Gonzalez: We started knocking on doors, trying to get the people out on the far back of the apartment because the fire was in the back.

Smith: I started up the stairs, and people were coming out with all of their stuff. I bumped into a lady with a little birdcage. She already had packed up her stuff and was walking toward the street. She was carrying a bunch of stuff, and the little bird was kind of swaying from side to side.


By now more police had arrived, along with six companies of Los Angeles firefighters.

Smith: They started parking, and I saw one jump off a fire truck and start running up the driveway. We told them that as far as we know, the place is emptied out. They’re already in their work mode, and they just kind of hear a glimpse of our statements, and they kept running right past us.

Salazar: I remember saying, “Great! They’re here.” As soon as I saw them, I was, like, “Do your thing.” They were just pouring in. They had yellow helmets, and they were ready for battle.

Gonzalez: There was a flood of yellow.

Salazar: I’m starting to take it all in, and I feel the urge to spit up because I still had that taste in my mouth, and I feel tightness in my chest, and I couldn’t stand up straight. I guess when the adrenaline started to go down, that’s when I started coughing more violently.

And a sergeant was, like, “Hey, you know what, let’s get you to an ambulance.”

I walked about 100 feet to the ambulance, and they started working on me. That lady that had been upstairs—the one who was kind of wobbling around—I saw them working on her.

Smith: We were coughing and having a hard time breathing. Our supervisors said, “Let’s take all of you guys in and make sure that you’re OK.”

Salazar: The ambulance guys gave me oxygen and albuterol. We went to Northridge Hospital, and they took blood to check my levels. It wasn’t too bad, but it was still bad enough.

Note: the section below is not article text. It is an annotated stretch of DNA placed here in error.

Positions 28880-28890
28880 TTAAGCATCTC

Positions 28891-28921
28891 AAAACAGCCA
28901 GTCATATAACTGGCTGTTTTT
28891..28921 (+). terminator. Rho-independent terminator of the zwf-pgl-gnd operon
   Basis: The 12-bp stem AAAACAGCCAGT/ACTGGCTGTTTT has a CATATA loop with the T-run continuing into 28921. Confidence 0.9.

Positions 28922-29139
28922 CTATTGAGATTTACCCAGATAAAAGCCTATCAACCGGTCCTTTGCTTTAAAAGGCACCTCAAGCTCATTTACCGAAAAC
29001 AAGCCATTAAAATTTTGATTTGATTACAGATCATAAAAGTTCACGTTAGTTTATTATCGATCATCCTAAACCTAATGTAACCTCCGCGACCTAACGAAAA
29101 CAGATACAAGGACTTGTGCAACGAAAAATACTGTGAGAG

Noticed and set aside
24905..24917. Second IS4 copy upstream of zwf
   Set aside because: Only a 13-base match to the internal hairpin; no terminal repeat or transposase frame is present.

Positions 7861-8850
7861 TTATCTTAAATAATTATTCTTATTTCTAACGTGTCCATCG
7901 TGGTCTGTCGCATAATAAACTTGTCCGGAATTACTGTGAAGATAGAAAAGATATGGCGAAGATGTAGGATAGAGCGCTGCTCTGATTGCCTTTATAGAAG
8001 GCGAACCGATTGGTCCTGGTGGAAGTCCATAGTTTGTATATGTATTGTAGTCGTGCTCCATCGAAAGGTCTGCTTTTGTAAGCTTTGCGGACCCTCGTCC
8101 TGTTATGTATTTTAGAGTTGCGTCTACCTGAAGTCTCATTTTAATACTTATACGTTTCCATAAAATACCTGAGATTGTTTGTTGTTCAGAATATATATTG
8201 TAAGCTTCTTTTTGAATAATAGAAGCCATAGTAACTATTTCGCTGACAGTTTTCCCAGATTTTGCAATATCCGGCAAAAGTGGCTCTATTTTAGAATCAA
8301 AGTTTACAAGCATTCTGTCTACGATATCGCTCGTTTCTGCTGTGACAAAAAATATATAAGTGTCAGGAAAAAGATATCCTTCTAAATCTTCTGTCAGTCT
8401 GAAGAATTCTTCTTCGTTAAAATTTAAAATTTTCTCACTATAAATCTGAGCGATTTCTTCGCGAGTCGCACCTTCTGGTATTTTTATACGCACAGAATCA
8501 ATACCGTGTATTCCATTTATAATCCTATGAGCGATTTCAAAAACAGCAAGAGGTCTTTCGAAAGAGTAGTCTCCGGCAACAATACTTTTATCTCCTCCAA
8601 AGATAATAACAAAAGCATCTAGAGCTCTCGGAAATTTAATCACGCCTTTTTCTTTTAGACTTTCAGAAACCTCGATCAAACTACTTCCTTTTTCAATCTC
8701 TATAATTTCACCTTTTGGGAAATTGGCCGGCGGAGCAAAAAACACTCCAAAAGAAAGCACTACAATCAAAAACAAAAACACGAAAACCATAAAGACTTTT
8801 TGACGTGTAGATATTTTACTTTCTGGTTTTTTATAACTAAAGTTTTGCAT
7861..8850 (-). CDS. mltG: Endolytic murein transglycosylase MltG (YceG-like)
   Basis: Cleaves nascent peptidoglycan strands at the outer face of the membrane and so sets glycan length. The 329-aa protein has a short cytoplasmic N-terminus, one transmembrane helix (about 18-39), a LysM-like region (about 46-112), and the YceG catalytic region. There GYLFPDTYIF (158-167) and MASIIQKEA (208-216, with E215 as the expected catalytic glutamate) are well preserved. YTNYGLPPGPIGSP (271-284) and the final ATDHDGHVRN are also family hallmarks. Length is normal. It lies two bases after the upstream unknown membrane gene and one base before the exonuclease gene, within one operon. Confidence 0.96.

Smith: My husband is LAPD, too, and he checked the computer and saw that I was at West Hills Hospital, so he showed up.

Gonzalez: After they sent us home, that’s where I really had time to think about what had happened, really go through the details of seeing my partner knocking on doors, telling the lady to get out with the kids. That’s when it hit me. Once the adrenaline stops, you start shaking. I felt drained. You sit down, and you’re thinking about it, and you’re, like, “Oh, my God, what did I just do?”

Salazar: Later that night I called my mom and said, “Put on the news.” It showed a video of the apartment complex, of the rear of the carport where it looked like a bomb had gone off. Then they cut to a witness who said there were a lot of explosions. From there they cut to my partner and myself. We were in the rescue ambulance, and we were being worked on.

The phone rings, and it’s my mom: “Are you crazy? What were you doing? Don’t be doing that!”

What was I going to do—just stand there? I just can’t stand there.

You really don’t know what you’re made of until you’re faced with something like that. All of us just reacted. There was no question what we were going to do.


The four officers were examined at San Fernando Valley hospitals for smoke inhalation. A witness later told the Los Angeles Fire Department that the blaze had started on the west side of the carport under wooden storage cabinets containing flammable and combustible liquids. Investigators could not determine what had ignited the flames.   

 Wendy Witherspoon, a former staff writer for the Los Angeles Times, is a freelance journalist.